Records show, too, that the William Johnson House at 107 Wentworth Street, now home to the Sigma Pi Epsilon Fraternity, had a 20-foot cistern with an arched top and cement lining, much like the ones found at the E.M. Hacker Tenements at 2–8 Bull Street, now serving as historic student residences. Constructed in 1907, each of the houses has a cistern that can be accessed from the crawl space.

But not all CofC cisterns are created equal. As the College wraps up its 250th anniversary celebration, we dug around to uncover a few other key cisterns on campus.

President’s House, Bishop Robert Smith House
6 Glebe Street

Perhaps the second-most known cistern on the College of Charleston campus is the tabby (oyster shell and lime) cistern in front of the President’s House. The cistern remains have been covered in moss and are a focal point in the garden to the Bishop Robert Smith House, a Georgian mansion that was built between 1774 and 1778 as the parsonage house for the rector of St. Philip’s Church. The house served as the home of the state’s first Episcopal bishop, Robert Smith, who also served as the College’s first president, and the gate leading to the cistern is a nod to the design of the gates at St. Philip’s Church.

John Scott House
38 Coming Street

In 2009, residence life staff members were investigating what they thought to be a sinkhole behind the Chi Omega House at 38 Coming Street. It turned out to be a well-preserved 10-foot deep cistern with two 5’x15’ barrel-vaulted chambers.

“Looks like a typical cistern, built of brick (probably locally made Carolina grey brick), with an arched roof and plastered on the inside for waterproofing,” says Stockton.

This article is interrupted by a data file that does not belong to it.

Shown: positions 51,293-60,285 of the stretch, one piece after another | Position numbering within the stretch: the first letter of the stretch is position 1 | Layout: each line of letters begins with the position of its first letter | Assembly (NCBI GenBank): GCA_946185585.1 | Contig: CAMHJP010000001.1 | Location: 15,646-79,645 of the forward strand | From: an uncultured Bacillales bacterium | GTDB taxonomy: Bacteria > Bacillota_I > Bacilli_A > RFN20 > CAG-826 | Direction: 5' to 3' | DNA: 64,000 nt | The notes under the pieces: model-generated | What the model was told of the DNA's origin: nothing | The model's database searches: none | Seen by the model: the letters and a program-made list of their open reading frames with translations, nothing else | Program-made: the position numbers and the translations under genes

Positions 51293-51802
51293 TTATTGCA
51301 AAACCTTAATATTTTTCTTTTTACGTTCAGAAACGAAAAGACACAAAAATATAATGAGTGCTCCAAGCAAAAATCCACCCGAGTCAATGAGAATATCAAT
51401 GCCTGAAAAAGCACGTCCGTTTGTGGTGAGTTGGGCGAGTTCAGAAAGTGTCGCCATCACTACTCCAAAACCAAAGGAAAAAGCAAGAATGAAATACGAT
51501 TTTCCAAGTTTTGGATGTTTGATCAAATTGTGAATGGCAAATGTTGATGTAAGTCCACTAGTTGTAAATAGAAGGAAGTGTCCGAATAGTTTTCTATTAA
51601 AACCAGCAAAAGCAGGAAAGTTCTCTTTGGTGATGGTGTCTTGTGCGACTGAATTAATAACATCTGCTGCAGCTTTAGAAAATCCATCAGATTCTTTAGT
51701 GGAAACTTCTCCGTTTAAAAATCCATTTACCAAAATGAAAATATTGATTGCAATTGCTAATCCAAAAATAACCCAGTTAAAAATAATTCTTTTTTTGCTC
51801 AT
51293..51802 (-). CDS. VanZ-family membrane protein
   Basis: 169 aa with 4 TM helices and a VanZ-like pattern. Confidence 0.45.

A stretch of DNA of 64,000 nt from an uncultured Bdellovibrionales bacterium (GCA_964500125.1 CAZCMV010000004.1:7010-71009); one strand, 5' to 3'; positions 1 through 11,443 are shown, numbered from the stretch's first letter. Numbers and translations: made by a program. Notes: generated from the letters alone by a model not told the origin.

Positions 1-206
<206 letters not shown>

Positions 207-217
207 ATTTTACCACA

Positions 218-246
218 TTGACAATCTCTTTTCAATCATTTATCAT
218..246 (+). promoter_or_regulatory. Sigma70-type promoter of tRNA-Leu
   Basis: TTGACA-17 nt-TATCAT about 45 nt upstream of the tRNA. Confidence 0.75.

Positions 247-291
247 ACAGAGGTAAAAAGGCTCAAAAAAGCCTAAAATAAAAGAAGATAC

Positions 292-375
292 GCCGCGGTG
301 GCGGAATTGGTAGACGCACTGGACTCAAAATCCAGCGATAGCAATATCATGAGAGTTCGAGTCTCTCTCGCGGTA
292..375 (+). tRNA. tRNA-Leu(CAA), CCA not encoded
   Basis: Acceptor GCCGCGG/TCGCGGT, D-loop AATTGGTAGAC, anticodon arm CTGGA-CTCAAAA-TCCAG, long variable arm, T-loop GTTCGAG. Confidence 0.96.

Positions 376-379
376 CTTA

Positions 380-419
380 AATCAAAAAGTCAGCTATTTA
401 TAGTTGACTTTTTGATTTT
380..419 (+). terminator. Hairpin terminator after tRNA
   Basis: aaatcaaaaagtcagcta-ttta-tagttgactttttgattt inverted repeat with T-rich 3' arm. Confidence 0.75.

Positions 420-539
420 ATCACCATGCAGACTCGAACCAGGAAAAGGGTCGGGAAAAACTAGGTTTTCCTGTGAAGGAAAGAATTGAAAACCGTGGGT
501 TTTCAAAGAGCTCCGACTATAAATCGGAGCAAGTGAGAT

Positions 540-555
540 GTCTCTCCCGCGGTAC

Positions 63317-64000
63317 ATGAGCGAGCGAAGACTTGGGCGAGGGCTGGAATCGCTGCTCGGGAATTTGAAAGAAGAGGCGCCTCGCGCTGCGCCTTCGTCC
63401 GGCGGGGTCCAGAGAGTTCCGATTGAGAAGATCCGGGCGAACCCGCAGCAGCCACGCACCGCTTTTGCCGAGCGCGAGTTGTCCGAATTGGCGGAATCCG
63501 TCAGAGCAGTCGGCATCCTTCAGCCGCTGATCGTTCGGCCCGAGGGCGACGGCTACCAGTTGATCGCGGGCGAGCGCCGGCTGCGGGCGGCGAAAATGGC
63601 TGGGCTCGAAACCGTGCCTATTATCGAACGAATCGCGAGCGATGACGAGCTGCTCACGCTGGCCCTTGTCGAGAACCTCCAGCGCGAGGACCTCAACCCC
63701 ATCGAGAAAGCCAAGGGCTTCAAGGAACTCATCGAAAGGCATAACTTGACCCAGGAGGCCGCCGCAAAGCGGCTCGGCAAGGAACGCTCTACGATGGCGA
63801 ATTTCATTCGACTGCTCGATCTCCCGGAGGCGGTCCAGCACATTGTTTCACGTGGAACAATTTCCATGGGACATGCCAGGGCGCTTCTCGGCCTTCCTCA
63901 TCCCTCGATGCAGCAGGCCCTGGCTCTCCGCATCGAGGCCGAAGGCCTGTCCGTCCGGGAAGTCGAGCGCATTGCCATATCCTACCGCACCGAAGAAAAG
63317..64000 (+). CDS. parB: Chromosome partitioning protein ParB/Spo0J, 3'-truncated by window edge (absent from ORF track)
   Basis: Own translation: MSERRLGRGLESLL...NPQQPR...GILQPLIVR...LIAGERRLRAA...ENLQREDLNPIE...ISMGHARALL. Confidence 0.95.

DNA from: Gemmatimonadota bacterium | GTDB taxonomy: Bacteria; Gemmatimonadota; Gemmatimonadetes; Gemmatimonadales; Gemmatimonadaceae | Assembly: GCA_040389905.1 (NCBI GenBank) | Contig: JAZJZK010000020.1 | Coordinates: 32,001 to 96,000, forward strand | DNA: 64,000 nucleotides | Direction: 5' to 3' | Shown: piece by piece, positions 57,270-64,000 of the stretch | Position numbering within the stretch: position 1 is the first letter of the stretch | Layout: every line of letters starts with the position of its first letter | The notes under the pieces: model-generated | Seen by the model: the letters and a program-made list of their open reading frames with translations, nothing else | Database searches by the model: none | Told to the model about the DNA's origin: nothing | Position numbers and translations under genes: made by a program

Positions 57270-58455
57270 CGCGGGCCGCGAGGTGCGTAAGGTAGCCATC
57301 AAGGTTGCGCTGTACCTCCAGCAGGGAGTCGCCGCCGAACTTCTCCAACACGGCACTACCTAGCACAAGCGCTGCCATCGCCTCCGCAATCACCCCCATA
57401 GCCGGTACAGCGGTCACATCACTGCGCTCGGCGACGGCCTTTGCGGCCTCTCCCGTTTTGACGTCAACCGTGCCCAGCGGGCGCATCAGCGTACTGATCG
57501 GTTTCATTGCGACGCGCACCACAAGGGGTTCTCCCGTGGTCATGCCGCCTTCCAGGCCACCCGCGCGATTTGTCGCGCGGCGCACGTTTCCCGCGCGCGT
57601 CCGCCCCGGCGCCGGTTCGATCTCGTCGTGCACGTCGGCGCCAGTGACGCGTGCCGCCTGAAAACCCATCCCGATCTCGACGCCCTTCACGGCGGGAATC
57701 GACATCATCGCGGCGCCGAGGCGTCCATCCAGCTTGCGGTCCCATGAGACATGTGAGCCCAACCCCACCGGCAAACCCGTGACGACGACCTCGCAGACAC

The house, known as the John Scott House, was built circa 1770, and is one of the oldest buildings on campus, says Stockton. Its cistern, which is rectangular in shape, expands underneath the back of the house, which is not part of the original structure.

James Denton House
26 Coming Street

The first modern cistern on campus was installed behind 26 Coming Street in 2010 to collect rainwater from the political science building’s roof. The 1,100-gallon, 51″ high stormwater-harvesting barrel is used for irrigating the adjoining gardens during dry spells. This system has saved the College some 15,000 gallons of water (around $1,000) a year and reduced stormwater runoff to nearby streets.

“The installation of a rainwater harvesting system like a rain barrel or a cistern turns a problem – excess stormwater runoff and flooding – into a solution,” says Tim Callahan, chair of the Department of Geology and Environmental Geosciences and faculty in the master of science in Environmental and Sustainability Studies Program.

The building, explains Callahan, has 930 square feet of water that drains into two downspouts and every inch of rainfall yields about 6/10 of a gallon – so, for this particular roof, about 550 gallons of water is yielded per inch of rainfall.

“The three main benefits are economics, education and environmental protection,” he says. “In addition to cost savings from reduced water consumption, the College is demonstrating to the public how easy it is to harvest rain from rooftops and reduce their water costs.”

Most buildings can be outfitted with rain barrels or cisterns to provide the same resource benefits for irrigation and to reduce stormwater, Callahan adds, noting that the College partners with the Ashley Cooper Stormwater Education Consortium, which can assist homeowners and businesses install similar rainwater harvesting systems on their properties.